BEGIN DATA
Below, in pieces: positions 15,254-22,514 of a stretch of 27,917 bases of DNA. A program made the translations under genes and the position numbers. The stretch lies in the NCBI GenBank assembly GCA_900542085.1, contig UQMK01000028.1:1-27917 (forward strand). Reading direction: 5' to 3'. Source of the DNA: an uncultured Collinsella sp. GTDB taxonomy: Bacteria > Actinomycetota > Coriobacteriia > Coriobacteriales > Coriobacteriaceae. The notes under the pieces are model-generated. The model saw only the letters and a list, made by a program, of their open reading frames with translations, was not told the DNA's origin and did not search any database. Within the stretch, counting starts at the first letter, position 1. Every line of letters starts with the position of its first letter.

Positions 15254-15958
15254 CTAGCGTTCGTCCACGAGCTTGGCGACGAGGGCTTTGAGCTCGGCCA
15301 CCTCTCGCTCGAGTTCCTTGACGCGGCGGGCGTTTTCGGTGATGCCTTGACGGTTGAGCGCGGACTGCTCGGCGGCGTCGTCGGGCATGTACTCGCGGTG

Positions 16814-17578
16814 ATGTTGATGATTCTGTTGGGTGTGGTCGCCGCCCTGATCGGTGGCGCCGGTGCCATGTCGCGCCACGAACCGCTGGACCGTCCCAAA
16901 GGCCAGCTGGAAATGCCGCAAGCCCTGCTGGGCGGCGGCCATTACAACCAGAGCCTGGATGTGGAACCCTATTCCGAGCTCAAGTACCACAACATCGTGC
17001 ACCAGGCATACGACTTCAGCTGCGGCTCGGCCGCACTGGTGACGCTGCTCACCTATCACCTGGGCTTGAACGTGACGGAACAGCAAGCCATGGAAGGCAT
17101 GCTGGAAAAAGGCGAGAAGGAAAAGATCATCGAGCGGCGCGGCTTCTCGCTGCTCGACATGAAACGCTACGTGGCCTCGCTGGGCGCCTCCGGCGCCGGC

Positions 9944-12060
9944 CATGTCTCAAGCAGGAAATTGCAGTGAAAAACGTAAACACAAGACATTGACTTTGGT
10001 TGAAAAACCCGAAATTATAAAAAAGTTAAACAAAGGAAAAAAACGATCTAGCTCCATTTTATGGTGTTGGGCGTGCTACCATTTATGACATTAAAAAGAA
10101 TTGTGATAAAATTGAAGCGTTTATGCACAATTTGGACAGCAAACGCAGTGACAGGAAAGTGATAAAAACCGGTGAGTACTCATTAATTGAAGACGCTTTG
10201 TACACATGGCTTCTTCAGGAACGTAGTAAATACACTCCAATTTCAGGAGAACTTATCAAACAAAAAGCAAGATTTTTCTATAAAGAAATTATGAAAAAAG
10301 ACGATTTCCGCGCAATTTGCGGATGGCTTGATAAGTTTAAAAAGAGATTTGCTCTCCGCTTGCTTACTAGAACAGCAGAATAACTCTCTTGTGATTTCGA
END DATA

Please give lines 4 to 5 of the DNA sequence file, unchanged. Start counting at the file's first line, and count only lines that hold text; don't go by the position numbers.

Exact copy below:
15301 CCTCTCGCTCGAGTTCCTTGACGCGGCGGGCGTTTTCGGTGATGCCTTGACGGTTGAGCGCGGACTGCTCGGCGGCGTCGTCGGGCATGTACTCGCGGTG

Positions 16814-17578